Deep Market

What Is Deep Market?

A stock or other security is said to have a deep market if it trades in a high volume with only a small spread, or difference, between the bid price and the ask price. By contrast, a security has a thin market if the trading volume for it is low and the spread is wide. This is sometimes described as a narrow market.

Key Takeaways

  • A stock has a deep market if it consistently achieves a high volume of trades.
  • A stock with a deep market is highly liquid, meaning there is a balance between buyers and sellers that keeps the price stable.
  • For traders, a deep market allows large trades to be made without immediately affecting the price of the stock.

Understanding Deep Market

The terms deep market or thin market usually refer to an individual stock or other security but may also be used to describe an entire exchange, market, or industry, such as an emerging country market.

Many of the stocks listed on the New York Stock Exchange (NYSE) and the Nasdaq are deep market stocks. They are widely-held stocks and the volume of shares traded is consistently high, keeping the spread relatively narrow.

In contrast, stocks traded over-the-counter (OTC) tend to be more volatile in both price and volume. They are thinly traded.

The difference can be important to traders. Stocks that have a deep market, such as Apple (AAPL) and Microsoft (MSFT), virtually always show a strong trading volume. They are highly liquid, which means that there are a sufficient number of buy and sell orders at any given time to satisfy immediate demand. Therefore, large orders for the stocks can be executed without significantly affecting their market price.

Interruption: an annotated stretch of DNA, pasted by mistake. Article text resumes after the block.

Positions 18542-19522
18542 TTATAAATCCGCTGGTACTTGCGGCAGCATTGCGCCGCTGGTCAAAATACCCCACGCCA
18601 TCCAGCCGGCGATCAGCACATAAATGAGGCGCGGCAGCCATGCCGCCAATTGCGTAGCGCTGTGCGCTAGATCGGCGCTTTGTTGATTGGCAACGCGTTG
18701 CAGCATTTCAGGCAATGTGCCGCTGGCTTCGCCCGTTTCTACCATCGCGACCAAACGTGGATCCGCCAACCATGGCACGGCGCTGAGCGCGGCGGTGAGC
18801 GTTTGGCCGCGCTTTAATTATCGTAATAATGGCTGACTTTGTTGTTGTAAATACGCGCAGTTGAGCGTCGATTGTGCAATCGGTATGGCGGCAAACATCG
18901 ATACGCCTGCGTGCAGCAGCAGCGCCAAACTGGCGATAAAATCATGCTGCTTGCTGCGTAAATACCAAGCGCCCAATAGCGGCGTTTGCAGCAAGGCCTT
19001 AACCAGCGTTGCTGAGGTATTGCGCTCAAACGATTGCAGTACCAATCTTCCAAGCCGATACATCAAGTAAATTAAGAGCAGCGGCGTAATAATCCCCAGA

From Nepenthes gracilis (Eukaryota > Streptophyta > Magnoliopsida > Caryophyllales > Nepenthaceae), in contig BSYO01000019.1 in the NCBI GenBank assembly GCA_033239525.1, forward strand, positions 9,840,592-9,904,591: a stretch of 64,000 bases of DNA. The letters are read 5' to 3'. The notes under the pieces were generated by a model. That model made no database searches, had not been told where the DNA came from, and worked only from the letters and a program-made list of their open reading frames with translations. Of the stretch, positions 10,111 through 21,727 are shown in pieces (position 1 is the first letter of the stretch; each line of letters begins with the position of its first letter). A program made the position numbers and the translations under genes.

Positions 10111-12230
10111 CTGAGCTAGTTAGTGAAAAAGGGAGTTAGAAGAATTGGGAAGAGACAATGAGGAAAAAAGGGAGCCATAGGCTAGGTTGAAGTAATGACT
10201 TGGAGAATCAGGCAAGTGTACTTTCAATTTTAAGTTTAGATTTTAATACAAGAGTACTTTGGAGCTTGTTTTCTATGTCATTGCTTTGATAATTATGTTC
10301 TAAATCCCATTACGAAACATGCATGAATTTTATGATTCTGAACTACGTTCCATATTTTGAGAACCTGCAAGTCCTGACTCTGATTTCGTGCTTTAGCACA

The stock prices of smaller or more obscure companies can move significantly as a result of a single trader placing a large buy or sell order.

Even a stock with a deep market can experience a trading imbalance that makes its price volatile.

Data on the depth of the market for specific securities help traders determine where its price could be heading in the near future as orders are filled, updated, or canceled. For example, a trader may use market depth data to understand the bid-ask spread for a security, along with the volume accumulating above both figures.

Not every stock that trades in a high volume has good market depth. On any given day there may be an imbalance of orders large enough to create price volatility even for stocks with the highest daily volumes.

Having real-time market depth information can help a trader profit from short-term price volatility. For example, when a company launches an initial public offering (IPO), traders might stand by until they see strong buying demand, signaling that the price of the newly issued stock should continue its upward trajectory. In this case, a trader might buy shares and then wait only as long as it takes for the price to reach a particular level or selling pressure to mount before selling.

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